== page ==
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 I love walking into the grocery store into the produce section! The colors and textures of the fruits and vegetables are bright and beautiful. Seeing my fridge at home packed with a bright selection of fresh produce is fun too if I have a plan to use them all.

One-third of the world’s food is wasted. Approximately 40 to 50 percent of food waste happens at the consumer level. In the US, the average person wastes 238 pounds of food per year or about 21% of the food they buy. This costs consumers $1,800 per year. Fresh fruits and vegetables account for the largest of these losses. 

Reevaluating your fridge can help not only the environment but your wallet as well. Consider these tips to help optimize your fridge and fresh food storage:

Prep: I often find a member of my household staring at the open fridge then uttering the famous words “there’s nothing to eat.” Doing a few minutes of prep work after grocery shopping can save time later and ensure your fresh produce gets used. Cut carrots, broccoli, celery, and other vegetables. You will be grateful this is done when you are reaching for a snack. Having these prepped also makes them a quick option to add to meals. Finally, unused fruits and vegetables that are already prepped can be added to a freezer-safe container and frozen before they spoil.

Clean: Set aside time each week to clean and take an inventory of your fridge and freezer. This task can be done in 30 minutes. Take time to throw away expired food and leftovers while wiping spills and cleaning surfaces. As the food is returned to the fridge take stock of what needs to be used and plan. Use this cleaning to check the temperature of your fridge and freezer. Your refrigerator should be at or below 40°F. The freezer temperature should be set at 0°F. Checking these temperatures regularly can help ensure your food stays fresh longer.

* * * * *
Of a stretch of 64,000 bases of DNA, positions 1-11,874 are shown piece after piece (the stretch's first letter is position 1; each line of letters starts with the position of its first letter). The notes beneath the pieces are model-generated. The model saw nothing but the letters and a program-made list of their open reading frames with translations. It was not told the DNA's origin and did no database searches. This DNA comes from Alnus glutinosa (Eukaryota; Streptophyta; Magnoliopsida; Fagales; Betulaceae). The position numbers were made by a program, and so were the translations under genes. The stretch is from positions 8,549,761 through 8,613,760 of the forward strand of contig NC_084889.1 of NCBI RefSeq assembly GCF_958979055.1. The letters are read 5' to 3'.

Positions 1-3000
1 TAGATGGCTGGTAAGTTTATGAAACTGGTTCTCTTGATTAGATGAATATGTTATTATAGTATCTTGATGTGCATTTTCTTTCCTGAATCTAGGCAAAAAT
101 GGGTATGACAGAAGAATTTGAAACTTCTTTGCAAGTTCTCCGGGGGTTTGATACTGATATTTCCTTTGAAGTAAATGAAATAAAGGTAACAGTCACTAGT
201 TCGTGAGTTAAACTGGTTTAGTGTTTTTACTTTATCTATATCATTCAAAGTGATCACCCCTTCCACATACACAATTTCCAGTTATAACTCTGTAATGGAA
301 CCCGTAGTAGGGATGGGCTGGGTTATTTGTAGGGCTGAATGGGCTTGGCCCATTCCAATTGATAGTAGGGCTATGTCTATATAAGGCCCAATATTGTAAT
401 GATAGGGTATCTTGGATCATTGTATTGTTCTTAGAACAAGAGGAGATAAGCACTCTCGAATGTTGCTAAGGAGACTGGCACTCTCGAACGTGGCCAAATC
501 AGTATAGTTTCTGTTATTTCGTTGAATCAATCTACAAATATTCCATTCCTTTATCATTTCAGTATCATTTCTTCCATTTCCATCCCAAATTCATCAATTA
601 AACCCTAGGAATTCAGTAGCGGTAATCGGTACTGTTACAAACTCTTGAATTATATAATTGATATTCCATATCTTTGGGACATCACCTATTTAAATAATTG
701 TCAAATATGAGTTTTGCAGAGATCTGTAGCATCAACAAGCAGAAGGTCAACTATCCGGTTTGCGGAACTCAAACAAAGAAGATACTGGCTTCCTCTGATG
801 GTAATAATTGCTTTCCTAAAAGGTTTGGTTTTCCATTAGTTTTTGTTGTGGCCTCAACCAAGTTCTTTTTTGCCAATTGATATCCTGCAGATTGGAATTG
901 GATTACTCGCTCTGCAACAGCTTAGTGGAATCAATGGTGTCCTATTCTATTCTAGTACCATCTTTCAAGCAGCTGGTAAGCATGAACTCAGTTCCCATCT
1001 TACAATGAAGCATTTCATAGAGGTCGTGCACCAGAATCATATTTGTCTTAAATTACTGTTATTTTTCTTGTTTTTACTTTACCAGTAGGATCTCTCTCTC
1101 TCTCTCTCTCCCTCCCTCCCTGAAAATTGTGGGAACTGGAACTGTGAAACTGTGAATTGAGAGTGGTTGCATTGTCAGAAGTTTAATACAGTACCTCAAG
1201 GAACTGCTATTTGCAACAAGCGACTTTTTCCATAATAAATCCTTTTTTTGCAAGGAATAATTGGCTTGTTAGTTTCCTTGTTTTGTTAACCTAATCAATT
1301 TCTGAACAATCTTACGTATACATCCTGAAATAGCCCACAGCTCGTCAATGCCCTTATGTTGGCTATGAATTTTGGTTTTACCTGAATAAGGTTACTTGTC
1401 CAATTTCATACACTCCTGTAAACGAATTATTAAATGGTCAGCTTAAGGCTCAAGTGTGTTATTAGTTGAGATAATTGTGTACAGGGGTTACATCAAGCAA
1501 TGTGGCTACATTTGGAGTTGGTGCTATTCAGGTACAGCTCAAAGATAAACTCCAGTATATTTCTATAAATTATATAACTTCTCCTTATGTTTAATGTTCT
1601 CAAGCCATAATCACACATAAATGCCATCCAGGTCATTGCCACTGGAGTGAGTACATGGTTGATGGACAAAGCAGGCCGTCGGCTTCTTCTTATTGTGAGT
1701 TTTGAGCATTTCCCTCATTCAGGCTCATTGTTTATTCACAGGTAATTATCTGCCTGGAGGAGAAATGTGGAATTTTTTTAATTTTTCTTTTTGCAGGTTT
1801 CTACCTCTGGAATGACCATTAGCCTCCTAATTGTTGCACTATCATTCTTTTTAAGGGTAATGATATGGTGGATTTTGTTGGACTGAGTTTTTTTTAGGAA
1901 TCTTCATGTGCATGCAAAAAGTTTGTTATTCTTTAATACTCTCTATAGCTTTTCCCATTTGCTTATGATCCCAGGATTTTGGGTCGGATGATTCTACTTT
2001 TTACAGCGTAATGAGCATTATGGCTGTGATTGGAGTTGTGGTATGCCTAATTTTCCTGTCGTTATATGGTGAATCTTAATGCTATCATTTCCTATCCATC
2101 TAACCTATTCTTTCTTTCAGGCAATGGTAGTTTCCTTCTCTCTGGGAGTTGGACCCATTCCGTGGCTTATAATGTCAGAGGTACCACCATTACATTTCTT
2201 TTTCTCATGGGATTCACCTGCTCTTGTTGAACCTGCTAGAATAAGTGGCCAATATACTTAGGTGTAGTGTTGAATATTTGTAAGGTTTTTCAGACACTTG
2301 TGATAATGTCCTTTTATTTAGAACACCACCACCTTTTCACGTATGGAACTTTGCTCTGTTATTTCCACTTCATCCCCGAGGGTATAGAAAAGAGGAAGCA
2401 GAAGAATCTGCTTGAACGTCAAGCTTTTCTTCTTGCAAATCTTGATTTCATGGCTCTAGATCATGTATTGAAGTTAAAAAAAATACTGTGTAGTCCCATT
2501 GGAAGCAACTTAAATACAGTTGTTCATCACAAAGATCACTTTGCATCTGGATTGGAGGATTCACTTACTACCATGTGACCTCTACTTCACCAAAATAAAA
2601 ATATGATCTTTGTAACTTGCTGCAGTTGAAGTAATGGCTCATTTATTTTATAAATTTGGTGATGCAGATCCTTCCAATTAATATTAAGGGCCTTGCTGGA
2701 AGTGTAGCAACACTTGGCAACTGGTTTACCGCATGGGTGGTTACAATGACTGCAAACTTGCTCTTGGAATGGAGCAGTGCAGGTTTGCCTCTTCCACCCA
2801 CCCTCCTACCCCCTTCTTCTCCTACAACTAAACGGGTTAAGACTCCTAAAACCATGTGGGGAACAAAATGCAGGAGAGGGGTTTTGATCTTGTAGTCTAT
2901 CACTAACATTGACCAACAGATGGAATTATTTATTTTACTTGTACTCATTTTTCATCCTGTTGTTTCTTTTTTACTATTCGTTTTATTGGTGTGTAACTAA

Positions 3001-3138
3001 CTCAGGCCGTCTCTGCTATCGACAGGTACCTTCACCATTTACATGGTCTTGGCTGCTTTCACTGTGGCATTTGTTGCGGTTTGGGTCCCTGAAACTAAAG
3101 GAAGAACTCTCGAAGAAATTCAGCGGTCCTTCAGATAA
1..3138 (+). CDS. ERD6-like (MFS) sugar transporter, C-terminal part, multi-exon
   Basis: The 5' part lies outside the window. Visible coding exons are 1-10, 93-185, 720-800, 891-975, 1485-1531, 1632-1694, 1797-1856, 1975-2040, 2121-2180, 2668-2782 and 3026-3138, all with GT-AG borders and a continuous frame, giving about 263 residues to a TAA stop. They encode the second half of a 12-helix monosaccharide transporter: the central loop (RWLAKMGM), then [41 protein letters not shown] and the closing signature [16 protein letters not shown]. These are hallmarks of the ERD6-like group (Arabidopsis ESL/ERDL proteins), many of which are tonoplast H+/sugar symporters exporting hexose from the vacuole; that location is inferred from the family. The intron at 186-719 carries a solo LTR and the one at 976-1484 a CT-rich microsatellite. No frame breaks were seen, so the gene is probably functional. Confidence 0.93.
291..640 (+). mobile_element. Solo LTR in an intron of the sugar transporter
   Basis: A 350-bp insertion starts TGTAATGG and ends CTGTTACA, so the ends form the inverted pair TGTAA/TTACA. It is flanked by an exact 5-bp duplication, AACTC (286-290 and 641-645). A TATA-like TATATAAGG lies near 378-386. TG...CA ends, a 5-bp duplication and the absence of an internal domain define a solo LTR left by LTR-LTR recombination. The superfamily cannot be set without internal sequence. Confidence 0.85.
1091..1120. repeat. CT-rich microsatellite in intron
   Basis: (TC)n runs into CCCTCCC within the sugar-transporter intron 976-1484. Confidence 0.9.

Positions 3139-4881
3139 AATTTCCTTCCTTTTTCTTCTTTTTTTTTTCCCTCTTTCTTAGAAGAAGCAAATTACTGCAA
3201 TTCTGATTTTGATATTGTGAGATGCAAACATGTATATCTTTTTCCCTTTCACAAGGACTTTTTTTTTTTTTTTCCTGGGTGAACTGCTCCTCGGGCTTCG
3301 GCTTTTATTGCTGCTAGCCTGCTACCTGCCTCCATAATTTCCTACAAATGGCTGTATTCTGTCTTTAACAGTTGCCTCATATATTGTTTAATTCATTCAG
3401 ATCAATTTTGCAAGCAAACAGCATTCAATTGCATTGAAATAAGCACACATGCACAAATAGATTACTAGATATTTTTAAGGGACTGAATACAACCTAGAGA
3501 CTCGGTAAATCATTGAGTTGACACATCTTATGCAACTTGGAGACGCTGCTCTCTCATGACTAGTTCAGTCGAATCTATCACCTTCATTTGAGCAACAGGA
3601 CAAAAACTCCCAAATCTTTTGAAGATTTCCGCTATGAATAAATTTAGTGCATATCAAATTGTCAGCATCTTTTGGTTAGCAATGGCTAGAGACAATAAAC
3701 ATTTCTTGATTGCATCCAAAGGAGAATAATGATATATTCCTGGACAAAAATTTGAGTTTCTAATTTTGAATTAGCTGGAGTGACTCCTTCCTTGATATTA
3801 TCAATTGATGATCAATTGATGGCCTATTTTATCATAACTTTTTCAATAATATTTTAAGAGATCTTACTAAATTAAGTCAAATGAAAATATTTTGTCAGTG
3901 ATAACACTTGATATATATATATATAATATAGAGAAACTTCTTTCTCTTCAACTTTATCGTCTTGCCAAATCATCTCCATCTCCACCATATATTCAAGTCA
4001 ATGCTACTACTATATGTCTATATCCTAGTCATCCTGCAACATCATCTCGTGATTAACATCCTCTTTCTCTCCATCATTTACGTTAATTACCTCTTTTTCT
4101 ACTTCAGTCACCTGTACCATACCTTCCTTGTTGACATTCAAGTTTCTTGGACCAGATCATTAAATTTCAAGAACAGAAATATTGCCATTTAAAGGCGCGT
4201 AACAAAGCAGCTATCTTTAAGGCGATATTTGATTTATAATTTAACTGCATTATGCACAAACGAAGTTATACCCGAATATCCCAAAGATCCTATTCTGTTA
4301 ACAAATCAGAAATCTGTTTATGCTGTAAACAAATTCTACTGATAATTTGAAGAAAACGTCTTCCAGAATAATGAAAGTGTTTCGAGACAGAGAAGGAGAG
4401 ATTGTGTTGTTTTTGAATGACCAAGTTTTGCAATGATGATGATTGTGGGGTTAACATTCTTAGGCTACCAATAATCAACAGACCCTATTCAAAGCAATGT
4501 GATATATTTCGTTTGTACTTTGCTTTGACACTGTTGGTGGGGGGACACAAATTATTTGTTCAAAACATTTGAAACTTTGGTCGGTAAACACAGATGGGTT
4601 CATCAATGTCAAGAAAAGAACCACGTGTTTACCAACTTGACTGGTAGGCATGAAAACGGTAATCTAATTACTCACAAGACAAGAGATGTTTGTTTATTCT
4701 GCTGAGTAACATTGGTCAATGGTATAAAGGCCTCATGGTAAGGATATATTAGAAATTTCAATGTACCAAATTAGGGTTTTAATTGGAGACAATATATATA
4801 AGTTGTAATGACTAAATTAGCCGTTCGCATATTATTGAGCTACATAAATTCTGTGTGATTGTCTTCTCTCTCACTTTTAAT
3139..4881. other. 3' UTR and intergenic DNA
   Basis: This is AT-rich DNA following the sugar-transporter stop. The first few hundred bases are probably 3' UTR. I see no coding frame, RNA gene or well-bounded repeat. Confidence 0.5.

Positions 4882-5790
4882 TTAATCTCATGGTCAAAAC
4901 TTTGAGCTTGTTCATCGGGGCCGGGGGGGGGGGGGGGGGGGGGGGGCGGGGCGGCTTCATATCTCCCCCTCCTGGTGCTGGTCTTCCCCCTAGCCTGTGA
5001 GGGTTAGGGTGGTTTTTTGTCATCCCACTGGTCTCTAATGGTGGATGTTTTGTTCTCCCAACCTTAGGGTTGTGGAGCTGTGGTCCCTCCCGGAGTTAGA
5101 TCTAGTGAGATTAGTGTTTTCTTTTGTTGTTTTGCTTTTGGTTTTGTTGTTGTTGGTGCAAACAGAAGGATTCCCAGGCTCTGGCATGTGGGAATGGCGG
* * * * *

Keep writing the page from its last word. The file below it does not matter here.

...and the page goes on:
Glass Jars: Consider using recycled glass or mason jars for food storage. These are great to keep food fresh and are easy to see what is inside. Glass jars are easy to clean and their airtight seal will keep foods fresh. To reuse jars, just wash, remove the label, and they are good to go!

Throw in a Towel: Sounds weird? Wrapping fresh broccoli or cauliflower in a slightly damp towel will keep them crisp. Storing spinach or lettuce in a glass container with a dry towel on top will help them stay crisp and fresh.

Don’t Over shop: Try not to over shop.  You may get excited about a good deal, but if you don’t have a plan to use a large amount of something on sale that good deal may become food waste. Try to keep in mind how much of an item that you will use and avoid buying more than you need. Cleaning and taking regular stock of what is in your fridge will help avoid overbuying.

You know your fridge and your habits more than anyone else. Consider your habits and the foods you enjoy while you figure out a system that works for you. If you are storing food safely there is no right way to stock and maintain your fridge.

View Looking Out From Inside Of Refrigerator As Woman Opens Door And Unpacks Shopping Bag Of Food

Writer: Alisha Barton, Extension Educator, Family & Consumer Sciences, Ohio State University Extension, Miami County, barton.345@osu.edu

Reviewer:  Dan Remley, Field Specialist, Food, Nutrition, and Wellness, Ohio State University Extension

Resources:

Are You Storing Food Safely? (2021) U.S. Food and Drug Administration. https://www.fda.gov/consumers/consumer-updates/are-you-storing-food-safely

Food Waste Is a Massive Problem-Here’s Why. (2021) FoodPrint.

Tourney Time Snacks!

While many of us are just happy to be able to watch the madness of basketball tournaments this March – we know that it will not be like other tournament years. We will not be gathering for parties, many of us are still not eating in restaurants/pubs, and we cannot watch the games live yet (in most cases) – so you will likely be fixing the game day snacks yourself. When you plan your game-day menu, do not throw out your goals of a healthy diet – keep in mind that there are better snack choices.